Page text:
By Dennis Sanders
Beacon was one of many organizations working to support people in the Franklin-Hiawatha Encampment. Working with the Red Lake Nation and one of our service providers, Avivo, Beacon has been able to move more than a dozen people from the Encampment into our apartment building, American House. American House is permanent supportive housing where Avivo, a mental health provider, has on-site staff to engage with people coming out of chronic homelessness into their new home. American House staff connects them with the resources to not only keep their home but to rebuild hope. American House follows “Housing First” approach which brings people with mental health and chemical dependency challenges into housing and wraps around intensive services to support a move toward healthy stability. . “It’s easier to engage with the support services we’ll provide once the chaos of living on the street – or in a tent – is alleviated by the security of a home,” said Lee Blons, Beacon Executive Director, in a December 2018 interview. ”
When the Encampment exploded in population in August, Tthe Red Lake Nation of Ojibwe got involved in bringing tribal leadership and resources to partner in solving the crisis.
A majority of the residents in the Encampment are Native American, and Alicia Gehlert, Director of Economic Development and Planning for the tribe notes that this was not by accident. She says that decades of historic policies by the United States Federal Government affected Native Americans negatively. “A lot of the issues that we now face as Native Americans are an effect of the Indian Relocation Act, assimilation acts, and the efforts made by the federal government to terminate Native American people,” she said. “The Encampment was a very noticeable way to bring these issues into the public light.”
Red Lake Nation contracted with Beacon and Avivo to help the former residents of the Encampment as they settle into American House and private landlords. “The ability to work with Beacon and Avivo has allowed us to work with experienced service providers in the Metro area,” Gehlert said. It is through this partnership that Gehlert believes the tribe was able to establish trust with the clients being served, which made it easier to get a large number of people housed in a short timeframe. “Working with Avivo and Beacon has also allowed us access to training for our own people so we can build our own capacity to serve this population.”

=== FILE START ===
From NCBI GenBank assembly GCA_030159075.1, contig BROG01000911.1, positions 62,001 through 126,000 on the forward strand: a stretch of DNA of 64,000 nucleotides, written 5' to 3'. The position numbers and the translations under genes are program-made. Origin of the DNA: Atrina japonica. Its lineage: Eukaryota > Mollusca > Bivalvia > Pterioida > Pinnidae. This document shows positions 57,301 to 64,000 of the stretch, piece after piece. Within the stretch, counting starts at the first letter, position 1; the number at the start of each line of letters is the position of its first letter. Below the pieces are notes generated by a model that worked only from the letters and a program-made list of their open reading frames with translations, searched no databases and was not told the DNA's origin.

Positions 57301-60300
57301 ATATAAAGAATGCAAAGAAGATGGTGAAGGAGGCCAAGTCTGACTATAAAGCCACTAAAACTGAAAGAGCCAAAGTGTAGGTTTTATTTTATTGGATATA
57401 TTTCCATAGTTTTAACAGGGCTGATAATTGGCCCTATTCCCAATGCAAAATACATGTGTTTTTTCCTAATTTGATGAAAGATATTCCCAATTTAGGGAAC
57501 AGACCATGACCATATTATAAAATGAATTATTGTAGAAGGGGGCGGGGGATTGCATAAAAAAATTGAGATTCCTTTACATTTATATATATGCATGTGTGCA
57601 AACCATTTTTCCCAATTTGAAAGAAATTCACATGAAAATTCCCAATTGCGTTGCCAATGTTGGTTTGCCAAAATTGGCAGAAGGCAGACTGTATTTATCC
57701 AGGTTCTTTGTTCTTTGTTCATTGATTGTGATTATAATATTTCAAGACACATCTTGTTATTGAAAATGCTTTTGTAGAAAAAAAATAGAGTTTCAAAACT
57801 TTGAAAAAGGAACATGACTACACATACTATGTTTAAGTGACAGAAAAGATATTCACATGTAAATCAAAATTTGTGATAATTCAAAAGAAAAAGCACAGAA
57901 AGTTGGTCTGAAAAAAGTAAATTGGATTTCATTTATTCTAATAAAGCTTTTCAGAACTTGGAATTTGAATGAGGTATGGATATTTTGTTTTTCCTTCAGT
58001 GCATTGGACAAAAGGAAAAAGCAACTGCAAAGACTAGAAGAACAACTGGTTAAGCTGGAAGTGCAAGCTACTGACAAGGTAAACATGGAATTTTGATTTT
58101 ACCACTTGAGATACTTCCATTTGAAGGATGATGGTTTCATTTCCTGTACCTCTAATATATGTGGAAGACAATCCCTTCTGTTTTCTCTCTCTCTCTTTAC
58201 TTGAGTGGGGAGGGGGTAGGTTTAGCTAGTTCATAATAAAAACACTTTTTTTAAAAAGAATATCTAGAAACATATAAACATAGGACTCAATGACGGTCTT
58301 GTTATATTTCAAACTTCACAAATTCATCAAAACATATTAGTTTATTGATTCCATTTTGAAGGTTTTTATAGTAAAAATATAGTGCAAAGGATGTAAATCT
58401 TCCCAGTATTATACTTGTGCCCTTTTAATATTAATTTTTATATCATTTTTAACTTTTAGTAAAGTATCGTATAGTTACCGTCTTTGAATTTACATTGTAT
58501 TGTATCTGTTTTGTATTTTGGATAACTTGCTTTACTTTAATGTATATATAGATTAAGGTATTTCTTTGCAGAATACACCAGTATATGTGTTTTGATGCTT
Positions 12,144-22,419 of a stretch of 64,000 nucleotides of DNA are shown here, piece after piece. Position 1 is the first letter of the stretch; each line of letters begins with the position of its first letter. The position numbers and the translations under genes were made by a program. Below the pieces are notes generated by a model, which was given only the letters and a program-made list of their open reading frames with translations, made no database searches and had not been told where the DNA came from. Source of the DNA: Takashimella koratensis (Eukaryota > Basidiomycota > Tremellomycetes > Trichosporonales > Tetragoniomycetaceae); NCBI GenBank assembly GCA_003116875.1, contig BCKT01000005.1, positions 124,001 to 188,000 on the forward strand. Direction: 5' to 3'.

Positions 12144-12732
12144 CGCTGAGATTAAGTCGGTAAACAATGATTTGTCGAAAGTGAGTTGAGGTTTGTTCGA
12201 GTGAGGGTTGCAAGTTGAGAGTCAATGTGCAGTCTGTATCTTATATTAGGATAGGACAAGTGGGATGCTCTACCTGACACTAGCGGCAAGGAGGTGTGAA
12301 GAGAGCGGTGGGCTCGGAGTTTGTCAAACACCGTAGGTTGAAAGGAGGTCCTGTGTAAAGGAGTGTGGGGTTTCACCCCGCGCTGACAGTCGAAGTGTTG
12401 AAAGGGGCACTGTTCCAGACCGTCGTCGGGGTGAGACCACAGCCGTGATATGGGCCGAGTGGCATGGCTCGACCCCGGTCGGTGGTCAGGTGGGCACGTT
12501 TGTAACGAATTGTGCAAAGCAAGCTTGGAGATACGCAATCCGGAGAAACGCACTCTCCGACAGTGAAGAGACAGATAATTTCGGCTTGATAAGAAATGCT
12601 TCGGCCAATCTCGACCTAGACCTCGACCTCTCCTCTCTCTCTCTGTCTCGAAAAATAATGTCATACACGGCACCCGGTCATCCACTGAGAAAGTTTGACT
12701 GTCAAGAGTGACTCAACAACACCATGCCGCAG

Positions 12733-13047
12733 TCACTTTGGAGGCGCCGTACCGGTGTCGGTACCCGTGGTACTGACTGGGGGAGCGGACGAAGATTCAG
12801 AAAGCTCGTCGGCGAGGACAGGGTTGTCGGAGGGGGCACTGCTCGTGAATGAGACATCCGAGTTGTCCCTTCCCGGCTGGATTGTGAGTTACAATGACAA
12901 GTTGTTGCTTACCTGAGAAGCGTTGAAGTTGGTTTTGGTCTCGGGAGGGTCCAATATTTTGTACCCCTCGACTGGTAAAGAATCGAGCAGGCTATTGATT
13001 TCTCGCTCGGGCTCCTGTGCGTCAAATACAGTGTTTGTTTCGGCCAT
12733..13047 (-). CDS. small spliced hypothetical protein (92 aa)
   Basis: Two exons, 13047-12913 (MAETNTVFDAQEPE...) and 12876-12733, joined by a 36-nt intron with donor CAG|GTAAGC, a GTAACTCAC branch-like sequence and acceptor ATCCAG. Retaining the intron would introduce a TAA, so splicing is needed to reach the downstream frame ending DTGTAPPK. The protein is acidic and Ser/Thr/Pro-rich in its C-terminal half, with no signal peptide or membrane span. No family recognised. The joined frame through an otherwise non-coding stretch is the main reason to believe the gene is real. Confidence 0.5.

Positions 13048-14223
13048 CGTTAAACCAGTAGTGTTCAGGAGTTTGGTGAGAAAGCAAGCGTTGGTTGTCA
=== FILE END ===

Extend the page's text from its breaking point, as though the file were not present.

Avivo, a social services provider that offers chemical, mental health, employment services and components partners with Beacon to provide on-site case management at American House, Kimball Court and Lydia Apartments. “We have offices near the encampment and we mobilized 30-plus of our case managers to visit The Wall and begin to connect individuals to treatment, mental health services, and housing supports,” Emily Bastian, Director of Care Coordination at Avivo said. “Due to our efforts on the ground, we were contacted by Red Lake Nation to put skill behind their vision to house 100 people from the encampment in four to six months.”
But that goal has at times been difficult to attain. Because a number of the residents had checkered rental histories, it could be hard to persuade landlords to consider renting to them. Bastian notes what made American House key to success attractive is the fact that together we have a shared philosophy of Housing First. At American House, staff “ provides person-centered, supportive services based on a Housing First model. This means we prioritize securing housing as the first step toward establishing and working on individual and family goals. We have a trusted relationship and partner together around helping individuals attain and keep their housing.”
Blons notes that collaborating congregations are taking part in a donation drive to help the newcomers to American House become established in their new homes. “We are thankful for Mayflower Church in Minneapolis for coordinating the donation drive and for the many congregations in the collaborative who have donated materials,” Blons said.
But this is just the beginning “Beacon is putting out the call to create Housing First supportive housing in Minneapolis. For the sake of justice, we are willing to take risks in creating housing for those most challenging to house, ” Blons said. We are proud to be part of meeting the immediate needs of people today and to be part of fighting for the investment in long term solutions to create housing equity. “